In a new study out of the University of Michigan, researcher Andy Hoffman attempts to answer the question many conservationists have been asking: why, with scientists worldwide corroborating that climate change is: 1) happening, and 2) caused by human activity, are people so slow to demand policy and behavioral change? Scientists have been researching and quantifying climate change scenarios for decades, yet comparatively little has been investigated from a sociological standpoint. And with today's election predictions warning of a U.S. government even more resistant to greenhouse gas regulations, it may be time to try a new angle in communicating climate change. Perhaps it has been a cultural issue all along, rather than a scientific one.
Hoffman compares lackadaisical responses to climate change to societal battles we've already fought in this country, battles such as the abolition of slavery or the sweeping bans on public smoking. While allowing slavery exists in a whole other realm of offense than public smoking, Hoffman bundled the two examples because they both represent practices that at one time were common, accepted, and economically beneficial to some. Both smoking and slavery took years to overcome, and continued as accepted practices even after large factions of the public denounced them.
"The issue was not just whether cigarettes cause cancer. It was whether people believed it. The second process is wholly different than the first," Hoffman said.
Hoffman is hoping conservationists can look back at these two examples to inform the fight against climate change. The issue now is not whether biking to work or weatherizing your home make a difference, the issue is whether people believe it.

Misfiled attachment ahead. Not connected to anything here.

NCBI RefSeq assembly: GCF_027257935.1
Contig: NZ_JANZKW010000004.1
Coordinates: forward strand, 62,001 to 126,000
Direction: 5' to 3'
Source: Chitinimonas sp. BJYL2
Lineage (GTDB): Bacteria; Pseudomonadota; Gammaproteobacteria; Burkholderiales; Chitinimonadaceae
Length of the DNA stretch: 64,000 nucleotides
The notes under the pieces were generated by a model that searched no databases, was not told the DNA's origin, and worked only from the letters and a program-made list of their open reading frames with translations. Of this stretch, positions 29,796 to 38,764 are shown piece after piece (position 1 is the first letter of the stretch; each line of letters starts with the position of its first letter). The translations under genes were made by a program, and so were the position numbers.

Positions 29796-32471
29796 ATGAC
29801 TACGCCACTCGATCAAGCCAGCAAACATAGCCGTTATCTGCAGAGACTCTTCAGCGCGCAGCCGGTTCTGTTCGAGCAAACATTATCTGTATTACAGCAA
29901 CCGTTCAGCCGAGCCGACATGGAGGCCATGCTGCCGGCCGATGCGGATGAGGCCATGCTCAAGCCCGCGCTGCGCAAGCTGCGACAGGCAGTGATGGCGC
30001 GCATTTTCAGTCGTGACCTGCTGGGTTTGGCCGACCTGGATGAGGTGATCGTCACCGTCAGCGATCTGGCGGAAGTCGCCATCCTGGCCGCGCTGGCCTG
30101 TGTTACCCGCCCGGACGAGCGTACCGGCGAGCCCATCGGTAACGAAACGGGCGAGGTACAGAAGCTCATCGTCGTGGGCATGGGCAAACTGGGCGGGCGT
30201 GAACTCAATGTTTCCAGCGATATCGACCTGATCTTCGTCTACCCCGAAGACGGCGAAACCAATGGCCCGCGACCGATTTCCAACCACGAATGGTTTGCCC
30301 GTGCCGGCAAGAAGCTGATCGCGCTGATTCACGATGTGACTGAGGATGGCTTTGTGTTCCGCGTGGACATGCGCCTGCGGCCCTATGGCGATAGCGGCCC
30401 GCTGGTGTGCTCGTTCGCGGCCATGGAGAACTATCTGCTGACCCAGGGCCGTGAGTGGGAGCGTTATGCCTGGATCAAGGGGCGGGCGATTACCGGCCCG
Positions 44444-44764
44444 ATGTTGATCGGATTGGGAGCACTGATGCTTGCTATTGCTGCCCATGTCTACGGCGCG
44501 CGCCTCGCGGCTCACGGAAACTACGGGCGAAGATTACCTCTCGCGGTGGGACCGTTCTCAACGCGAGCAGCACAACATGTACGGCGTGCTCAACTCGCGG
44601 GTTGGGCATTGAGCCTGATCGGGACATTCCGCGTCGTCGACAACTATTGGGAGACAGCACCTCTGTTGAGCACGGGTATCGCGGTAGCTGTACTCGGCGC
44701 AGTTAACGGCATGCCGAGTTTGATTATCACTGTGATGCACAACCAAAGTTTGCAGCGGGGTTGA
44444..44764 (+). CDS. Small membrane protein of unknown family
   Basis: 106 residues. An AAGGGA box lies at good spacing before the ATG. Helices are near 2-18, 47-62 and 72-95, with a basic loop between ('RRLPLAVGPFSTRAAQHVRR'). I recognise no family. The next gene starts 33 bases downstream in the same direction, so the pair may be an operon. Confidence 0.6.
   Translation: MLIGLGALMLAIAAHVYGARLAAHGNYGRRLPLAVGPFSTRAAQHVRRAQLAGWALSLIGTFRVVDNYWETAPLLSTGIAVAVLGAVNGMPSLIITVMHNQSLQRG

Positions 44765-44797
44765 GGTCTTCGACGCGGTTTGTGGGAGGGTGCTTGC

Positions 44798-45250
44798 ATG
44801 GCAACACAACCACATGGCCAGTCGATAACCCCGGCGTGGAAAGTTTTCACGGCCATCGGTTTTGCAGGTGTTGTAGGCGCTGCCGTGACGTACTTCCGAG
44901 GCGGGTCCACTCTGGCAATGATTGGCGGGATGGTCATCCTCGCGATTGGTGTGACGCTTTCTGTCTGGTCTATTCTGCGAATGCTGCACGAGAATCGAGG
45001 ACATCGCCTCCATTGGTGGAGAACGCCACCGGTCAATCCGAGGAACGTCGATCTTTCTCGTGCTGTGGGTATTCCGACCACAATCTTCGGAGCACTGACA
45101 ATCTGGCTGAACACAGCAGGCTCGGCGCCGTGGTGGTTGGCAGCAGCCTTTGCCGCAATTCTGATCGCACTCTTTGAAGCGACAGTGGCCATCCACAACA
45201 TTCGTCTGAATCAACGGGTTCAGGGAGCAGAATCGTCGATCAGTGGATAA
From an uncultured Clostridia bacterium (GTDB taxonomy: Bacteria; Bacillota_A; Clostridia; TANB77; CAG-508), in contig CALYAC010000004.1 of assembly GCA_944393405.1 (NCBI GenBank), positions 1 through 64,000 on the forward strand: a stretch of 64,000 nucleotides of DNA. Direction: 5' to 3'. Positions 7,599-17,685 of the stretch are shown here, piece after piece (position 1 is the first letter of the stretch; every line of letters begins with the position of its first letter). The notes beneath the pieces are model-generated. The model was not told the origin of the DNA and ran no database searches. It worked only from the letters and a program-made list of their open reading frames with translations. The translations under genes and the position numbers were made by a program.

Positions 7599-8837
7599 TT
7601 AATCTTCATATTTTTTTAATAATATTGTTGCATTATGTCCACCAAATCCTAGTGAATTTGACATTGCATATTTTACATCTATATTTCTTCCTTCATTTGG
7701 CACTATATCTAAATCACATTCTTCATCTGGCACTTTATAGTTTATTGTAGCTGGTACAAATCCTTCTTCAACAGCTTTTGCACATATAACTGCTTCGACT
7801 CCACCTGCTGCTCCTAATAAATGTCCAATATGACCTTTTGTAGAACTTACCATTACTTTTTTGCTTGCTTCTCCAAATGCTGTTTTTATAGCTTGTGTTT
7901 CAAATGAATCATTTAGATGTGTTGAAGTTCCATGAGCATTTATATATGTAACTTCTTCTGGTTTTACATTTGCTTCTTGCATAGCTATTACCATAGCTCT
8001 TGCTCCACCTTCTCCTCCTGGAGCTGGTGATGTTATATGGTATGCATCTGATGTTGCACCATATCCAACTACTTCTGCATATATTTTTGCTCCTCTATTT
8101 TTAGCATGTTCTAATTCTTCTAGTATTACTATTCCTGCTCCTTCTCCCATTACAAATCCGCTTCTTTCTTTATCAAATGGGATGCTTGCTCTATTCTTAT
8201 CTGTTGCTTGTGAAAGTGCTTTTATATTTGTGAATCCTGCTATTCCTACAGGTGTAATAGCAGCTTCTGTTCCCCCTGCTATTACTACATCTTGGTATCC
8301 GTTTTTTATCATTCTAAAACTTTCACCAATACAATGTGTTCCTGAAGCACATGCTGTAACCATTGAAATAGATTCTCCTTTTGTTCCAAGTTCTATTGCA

The National Academy of Sciences recently published a similarly-focused study, a series it calls "America's Climate Choices." Risk communication relating to climate change has been comparatively ignored, so the NAS determined to get to the bottom of the societal factors that have been preventing meaningful progress. One of the study's findings describes the majority of Americans as feeling apathetic about their own contribution to mitigating climate change, while a significant percentage (though at 34 percent far from a majority) described themselves as "disengaged," "doubtful" or "dismissive" of the idea of climate change.
One recommendation from the study is to change the way climate change action is framed, to emphasize immediate individual benefit. For example, a person trying to lose weight would be more likely to bike to work if the action were framed as saving emissions as well as preventing obesity, rather than serving only as an altruistic act with long-term results that are unmeasurable on an individual basis.
Another recommendation from the NAS study is for local, web-based movements to keep up the good work. When people see others in their own communities making positive change, they are more likely to step up and pitch in. And while individual actions can feel like a drop in the bucket, people do have quite an influence on emissions in their daily lives. The Environmental Health Perspectives article on "America's Choices" quotes a finding by Michael Vandenbergh, director of the Climate Change Research Network at Vanderbilt University: eight percent of the entire world's total emissions come from individual households in the United States.
It seems like some facts should be able to speak for themselves. But as skeptics abound, it may be time to change the conversation.